St Patrick’s week offers an unparalleled annual opportunity to focus global attention on this small island. While there may be some misgivings over the dispersal of our government ministers to the four corners, in truth, for our senior politicians not to grasp the opportunity to represent Ireland in this positive fashion, would be a far greater dereliction of duty.
For the second year in a row, the Taoiseach met with President Obama in the White House, and there appears to be genuine warmth between the two men. Maybe it’s the Offaly connection, although I sense that Barack Obama is very much aware of the contribution which generations of Irish people have made to the US.
One of Brian Cowen’s duties, while in Washington was to launch the Ireland Homecoming Study Programme, which aims to encourage the descendents of Irish nationals and non-resident passport holders living outside the EU to return to Ireland for their higher education studies.
The programme is an initiative of Institutes of Technology Ireland, with eight IoTs participating: Athlone, Blanchardstown, Carlow, Cork, Dundalk, Galway/Mayo, Sligo and Waterford. It aims to attract over 500 students over the next three years and is expected to contribute an estimated €10m to the Irish economy.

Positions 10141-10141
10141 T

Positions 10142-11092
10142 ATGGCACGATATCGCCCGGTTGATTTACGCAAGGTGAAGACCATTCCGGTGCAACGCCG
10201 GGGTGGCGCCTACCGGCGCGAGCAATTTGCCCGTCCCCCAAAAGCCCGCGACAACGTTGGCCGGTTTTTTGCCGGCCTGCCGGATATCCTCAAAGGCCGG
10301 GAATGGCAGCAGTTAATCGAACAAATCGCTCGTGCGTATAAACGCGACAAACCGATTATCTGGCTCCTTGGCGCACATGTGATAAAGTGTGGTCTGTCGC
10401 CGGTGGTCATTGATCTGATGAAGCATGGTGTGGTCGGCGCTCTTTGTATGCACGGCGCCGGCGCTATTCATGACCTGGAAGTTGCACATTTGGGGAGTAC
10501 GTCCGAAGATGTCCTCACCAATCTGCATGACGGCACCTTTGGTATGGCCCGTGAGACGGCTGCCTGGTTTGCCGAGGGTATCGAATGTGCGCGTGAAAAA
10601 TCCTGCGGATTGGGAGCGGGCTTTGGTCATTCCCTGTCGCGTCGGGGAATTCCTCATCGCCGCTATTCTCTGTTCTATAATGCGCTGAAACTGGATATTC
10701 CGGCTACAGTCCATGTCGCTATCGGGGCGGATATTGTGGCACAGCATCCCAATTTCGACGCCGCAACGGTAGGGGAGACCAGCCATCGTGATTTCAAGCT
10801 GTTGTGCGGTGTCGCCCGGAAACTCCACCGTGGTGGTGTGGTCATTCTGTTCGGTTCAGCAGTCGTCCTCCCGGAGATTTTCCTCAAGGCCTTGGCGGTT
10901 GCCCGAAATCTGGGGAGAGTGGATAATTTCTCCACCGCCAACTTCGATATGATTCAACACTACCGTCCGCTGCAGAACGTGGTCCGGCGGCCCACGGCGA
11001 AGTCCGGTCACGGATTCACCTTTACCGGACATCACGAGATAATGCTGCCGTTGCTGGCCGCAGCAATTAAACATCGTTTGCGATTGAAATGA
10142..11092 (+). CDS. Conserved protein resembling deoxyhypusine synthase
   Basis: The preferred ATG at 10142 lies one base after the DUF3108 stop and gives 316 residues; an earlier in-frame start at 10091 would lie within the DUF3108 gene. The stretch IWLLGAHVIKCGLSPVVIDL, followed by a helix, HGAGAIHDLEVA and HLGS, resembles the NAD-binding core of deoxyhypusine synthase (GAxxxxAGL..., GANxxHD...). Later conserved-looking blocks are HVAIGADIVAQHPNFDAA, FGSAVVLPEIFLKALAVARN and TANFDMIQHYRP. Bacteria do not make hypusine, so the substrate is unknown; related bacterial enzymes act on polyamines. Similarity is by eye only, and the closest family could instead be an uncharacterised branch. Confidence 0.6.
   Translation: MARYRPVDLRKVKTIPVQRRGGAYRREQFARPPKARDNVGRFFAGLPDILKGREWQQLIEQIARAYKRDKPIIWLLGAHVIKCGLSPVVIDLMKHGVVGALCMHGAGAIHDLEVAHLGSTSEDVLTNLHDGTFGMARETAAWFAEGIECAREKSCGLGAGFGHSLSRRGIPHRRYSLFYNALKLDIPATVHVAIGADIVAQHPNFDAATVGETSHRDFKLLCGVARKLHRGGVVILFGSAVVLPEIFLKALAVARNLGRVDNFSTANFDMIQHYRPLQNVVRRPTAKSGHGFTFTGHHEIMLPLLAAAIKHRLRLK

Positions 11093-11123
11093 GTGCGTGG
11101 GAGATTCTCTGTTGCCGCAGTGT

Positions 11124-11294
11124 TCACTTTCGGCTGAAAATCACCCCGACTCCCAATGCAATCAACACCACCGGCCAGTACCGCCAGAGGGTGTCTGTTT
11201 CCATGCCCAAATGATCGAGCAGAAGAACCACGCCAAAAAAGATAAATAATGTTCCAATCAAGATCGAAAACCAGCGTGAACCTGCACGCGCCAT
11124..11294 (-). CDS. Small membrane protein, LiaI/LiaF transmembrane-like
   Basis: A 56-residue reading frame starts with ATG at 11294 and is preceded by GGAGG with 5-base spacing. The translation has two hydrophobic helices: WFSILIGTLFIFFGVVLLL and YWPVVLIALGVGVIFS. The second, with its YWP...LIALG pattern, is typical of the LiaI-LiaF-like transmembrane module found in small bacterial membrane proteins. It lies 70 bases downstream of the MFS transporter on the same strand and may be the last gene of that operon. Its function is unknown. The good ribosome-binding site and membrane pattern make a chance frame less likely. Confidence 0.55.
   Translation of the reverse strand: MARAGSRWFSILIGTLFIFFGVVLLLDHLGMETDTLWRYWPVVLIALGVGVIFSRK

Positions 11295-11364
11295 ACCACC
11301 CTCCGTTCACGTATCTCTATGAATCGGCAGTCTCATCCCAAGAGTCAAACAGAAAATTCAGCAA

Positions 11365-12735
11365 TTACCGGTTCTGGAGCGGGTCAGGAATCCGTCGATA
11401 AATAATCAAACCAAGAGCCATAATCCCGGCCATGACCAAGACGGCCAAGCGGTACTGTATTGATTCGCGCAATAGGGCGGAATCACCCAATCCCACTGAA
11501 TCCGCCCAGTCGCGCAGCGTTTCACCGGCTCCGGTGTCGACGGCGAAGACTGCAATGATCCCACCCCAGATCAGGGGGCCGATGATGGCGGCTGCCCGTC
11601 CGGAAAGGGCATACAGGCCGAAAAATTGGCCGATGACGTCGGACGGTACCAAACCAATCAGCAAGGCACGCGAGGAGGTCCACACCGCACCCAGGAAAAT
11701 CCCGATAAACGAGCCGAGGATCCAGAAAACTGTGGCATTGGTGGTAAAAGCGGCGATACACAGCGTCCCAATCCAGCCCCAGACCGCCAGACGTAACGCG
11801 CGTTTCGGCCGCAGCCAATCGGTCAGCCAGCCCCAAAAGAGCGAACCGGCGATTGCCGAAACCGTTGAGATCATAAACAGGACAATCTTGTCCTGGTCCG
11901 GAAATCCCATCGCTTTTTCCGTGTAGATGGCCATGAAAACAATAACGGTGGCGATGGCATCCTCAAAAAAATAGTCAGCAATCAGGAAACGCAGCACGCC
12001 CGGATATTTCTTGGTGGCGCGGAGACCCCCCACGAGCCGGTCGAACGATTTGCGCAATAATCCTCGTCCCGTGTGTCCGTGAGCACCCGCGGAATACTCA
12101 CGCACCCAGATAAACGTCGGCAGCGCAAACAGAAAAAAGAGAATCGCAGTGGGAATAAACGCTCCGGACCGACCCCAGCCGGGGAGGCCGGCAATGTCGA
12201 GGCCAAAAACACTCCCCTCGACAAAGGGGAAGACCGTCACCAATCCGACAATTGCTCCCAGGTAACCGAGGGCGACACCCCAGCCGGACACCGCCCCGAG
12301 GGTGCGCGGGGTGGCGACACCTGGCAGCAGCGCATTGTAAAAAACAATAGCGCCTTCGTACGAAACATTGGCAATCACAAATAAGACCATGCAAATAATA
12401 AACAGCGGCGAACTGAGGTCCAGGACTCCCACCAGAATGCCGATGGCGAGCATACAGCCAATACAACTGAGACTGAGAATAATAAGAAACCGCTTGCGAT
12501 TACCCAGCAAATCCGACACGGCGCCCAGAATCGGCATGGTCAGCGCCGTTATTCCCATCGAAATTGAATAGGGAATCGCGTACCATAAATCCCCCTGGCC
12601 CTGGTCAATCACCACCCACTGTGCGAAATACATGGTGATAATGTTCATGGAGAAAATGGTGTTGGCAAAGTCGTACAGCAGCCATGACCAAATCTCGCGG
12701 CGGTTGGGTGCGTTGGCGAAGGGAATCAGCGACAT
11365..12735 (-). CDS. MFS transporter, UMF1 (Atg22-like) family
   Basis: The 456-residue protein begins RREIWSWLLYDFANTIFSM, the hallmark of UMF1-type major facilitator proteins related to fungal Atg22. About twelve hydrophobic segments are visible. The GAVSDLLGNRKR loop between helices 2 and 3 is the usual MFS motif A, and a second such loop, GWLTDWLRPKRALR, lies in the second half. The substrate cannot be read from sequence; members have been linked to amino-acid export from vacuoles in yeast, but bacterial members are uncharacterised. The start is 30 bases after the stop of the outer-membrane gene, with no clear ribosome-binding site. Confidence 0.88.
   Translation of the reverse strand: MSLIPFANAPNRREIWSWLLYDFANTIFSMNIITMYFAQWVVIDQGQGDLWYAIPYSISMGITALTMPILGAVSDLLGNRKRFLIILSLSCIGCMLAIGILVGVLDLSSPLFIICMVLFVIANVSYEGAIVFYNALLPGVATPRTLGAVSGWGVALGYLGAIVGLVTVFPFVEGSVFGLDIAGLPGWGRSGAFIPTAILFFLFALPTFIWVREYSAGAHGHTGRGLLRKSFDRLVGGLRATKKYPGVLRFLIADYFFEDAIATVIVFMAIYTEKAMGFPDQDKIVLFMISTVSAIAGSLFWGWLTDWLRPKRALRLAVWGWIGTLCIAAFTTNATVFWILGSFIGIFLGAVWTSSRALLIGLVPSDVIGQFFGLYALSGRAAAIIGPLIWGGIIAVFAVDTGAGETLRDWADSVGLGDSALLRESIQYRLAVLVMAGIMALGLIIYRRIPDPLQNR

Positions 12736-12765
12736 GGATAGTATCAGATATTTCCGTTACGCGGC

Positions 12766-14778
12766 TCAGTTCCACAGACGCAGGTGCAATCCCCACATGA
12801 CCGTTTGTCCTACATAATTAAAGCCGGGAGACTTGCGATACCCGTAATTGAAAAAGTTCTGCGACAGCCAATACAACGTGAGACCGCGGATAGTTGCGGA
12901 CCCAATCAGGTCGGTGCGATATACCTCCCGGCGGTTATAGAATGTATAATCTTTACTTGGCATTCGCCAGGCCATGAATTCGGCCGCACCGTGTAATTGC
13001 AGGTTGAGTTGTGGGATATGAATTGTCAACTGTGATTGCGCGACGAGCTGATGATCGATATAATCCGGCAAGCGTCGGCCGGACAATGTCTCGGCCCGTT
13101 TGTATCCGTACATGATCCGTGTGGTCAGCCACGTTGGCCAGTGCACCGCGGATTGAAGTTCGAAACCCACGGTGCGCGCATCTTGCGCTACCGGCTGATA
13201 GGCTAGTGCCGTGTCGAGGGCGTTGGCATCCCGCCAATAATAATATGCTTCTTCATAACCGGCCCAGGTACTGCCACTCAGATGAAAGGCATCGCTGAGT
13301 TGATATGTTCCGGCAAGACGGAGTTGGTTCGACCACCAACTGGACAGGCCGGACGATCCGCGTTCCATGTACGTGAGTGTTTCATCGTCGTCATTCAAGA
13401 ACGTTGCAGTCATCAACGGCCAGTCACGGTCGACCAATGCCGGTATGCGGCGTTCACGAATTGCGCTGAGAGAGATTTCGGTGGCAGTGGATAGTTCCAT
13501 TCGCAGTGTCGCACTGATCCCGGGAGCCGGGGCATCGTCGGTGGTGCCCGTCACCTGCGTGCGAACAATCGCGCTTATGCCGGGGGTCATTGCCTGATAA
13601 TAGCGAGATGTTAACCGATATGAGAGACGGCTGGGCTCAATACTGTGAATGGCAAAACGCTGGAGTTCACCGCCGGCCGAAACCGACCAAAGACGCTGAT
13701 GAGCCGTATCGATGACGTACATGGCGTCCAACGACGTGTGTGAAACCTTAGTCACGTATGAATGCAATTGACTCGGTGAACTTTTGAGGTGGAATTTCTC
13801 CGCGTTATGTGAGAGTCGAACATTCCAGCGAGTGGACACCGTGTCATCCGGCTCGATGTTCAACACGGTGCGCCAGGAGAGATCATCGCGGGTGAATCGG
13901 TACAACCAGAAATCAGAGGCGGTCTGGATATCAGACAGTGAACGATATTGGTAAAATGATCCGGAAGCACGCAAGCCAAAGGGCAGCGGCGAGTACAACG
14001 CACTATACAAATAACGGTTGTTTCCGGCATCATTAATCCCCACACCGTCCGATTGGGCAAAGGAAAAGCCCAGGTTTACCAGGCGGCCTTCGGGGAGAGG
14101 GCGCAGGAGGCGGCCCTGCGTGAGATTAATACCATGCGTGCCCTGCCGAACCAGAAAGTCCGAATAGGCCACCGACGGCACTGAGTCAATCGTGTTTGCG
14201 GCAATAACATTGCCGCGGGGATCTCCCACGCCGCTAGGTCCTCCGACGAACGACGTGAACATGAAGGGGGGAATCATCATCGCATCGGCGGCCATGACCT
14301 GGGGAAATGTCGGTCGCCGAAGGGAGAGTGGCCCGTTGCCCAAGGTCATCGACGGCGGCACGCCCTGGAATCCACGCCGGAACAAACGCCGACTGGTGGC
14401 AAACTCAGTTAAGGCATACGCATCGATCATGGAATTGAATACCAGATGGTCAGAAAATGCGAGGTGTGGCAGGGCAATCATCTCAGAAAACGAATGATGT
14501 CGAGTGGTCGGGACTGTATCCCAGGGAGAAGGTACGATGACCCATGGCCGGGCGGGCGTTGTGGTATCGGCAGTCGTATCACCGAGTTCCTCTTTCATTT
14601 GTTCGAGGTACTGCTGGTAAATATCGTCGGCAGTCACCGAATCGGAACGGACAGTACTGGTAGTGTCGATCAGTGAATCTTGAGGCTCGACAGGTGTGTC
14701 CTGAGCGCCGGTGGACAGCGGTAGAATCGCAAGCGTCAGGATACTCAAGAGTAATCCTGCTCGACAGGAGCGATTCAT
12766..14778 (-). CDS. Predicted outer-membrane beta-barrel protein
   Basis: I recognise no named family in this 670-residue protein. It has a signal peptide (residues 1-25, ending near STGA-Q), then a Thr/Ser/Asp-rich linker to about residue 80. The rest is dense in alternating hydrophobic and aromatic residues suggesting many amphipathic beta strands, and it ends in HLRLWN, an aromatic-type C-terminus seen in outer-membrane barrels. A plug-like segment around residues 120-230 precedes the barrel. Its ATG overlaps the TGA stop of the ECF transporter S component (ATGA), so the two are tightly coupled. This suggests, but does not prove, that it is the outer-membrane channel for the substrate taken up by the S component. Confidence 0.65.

The IHSP will offer tuition costs to qualifying students of up to 40 per cent less than the standard rate for non-EU students. The fee for the 2010/2011 intake will be €5,950. Students from overseas will be able to undertake undergraduate degree courses or shorter study courses.
This is, of course, just one part of Irish HEIs’ strategy to attract a greater cohort of international students; and indeed these days seem to be marked by a plethora of other policy and plan launches (more about these later) aimed at internationalising Irish education. What is encouraging, however, is the amount of hits showing up on Google for the launch. The coming months will tell a lot in terms of the success of the programme.